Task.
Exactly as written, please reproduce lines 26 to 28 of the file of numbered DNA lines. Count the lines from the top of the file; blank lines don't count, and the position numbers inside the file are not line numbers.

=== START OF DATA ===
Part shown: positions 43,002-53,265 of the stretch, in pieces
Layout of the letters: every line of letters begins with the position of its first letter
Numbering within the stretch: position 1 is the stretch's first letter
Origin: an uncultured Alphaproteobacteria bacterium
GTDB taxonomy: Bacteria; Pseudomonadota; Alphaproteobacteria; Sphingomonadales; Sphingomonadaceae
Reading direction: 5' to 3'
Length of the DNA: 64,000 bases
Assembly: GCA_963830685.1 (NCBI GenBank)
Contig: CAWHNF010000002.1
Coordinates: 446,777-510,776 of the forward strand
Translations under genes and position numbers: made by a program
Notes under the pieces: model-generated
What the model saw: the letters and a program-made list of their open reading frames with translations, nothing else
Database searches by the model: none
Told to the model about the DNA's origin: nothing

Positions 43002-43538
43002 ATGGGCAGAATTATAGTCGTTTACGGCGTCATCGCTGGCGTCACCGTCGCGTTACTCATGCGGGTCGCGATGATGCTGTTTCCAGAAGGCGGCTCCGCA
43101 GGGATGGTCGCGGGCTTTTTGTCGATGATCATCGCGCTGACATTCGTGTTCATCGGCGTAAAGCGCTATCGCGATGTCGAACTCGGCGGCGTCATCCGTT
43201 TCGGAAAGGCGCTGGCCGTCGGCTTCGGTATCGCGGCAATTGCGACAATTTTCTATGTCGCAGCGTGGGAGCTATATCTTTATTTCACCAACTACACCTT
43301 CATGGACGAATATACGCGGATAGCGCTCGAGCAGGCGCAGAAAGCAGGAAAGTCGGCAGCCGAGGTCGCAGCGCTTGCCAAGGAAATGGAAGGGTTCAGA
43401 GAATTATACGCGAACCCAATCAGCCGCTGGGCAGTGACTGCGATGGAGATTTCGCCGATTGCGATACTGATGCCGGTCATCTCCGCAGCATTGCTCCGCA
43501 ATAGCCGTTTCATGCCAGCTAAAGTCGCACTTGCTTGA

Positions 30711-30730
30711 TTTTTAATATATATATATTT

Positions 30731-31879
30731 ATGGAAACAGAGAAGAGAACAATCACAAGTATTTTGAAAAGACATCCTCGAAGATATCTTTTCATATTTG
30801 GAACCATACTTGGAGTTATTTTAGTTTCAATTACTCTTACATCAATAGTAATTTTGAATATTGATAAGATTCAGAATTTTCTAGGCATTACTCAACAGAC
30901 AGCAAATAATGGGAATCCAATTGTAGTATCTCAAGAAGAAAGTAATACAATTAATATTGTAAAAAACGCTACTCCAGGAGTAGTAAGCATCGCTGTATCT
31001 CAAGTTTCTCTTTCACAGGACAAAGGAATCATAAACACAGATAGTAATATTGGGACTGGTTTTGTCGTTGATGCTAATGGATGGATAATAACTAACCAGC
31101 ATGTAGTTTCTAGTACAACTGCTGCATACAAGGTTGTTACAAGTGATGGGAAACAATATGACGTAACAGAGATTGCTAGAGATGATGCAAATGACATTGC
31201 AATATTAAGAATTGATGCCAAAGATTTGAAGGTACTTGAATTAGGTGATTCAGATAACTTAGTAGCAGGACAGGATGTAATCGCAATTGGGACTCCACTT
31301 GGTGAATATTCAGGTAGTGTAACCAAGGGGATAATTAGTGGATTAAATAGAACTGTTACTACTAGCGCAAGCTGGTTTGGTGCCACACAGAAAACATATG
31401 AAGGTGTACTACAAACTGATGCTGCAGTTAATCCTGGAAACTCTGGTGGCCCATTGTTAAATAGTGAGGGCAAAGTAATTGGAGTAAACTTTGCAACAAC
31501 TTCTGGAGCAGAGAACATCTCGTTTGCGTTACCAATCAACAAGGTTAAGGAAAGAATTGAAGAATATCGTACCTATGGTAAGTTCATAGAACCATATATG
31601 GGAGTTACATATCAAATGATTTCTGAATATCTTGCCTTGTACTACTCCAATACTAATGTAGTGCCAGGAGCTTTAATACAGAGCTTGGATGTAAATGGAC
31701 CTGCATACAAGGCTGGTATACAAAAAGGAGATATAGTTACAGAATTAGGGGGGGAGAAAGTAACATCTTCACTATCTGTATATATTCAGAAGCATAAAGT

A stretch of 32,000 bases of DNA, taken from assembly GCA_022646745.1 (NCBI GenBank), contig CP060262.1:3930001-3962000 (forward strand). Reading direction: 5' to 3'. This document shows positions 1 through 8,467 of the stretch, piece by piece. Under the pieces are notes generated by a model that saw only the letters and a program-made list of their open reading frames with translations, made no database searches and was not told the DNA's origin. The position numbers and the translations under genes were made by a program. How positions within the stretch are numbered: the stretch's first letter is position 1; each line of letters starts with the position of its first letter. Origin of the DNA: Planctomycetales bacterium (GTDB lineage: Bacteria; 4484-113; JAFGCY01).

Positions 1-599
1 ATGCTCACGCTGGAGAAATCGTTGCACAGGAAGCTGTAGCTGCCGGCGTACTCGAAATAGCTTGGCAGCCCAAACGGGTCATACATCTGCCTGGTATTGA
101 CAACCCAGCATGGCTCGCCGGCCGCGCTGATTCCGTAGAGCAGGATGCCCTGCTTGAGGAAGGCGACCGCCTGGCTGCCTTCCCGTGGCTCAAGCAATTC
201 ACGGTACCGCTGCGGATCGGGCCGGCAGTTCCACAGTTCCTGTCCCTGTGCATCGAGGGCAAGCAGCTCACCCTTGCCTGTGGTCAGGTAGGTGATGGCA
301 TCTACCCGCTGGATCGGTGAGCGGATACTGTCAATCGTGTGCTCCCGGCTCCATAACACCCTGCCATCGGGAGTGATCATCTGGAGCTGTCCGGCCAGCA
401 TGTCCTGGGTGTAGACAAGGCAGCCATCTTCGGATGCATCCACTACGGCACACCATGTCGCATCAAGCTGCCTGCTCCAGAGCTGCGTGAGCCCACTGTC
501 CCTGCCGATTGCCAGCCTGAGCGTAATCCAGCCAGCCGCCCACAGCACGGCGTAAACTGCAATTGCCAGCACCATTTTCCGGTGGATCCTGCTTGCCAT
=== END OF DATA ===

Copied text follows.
30731 ATGGAAACAGAGAAGAGAACAATCACAAGTATTTTGAAAAGACATCCTCGAAGATATCTTTTCATATTTG
30801 GAACCATACTTGGAGTTATTTTAGTTTCAATTACTCTTACATCAATAGTAATTTTGAATATTGATAAGATTCAGAATTTTCTAGGCATTACTCAACAGAC
30901 AGCAAATAATGGGAATCCAATTGTAGTATCTCAAGAAGAAAGTAATACAATTAATATTGTAAAAAACGCTACTCCAGGAGTAGTAAGCATCGCTGTATCT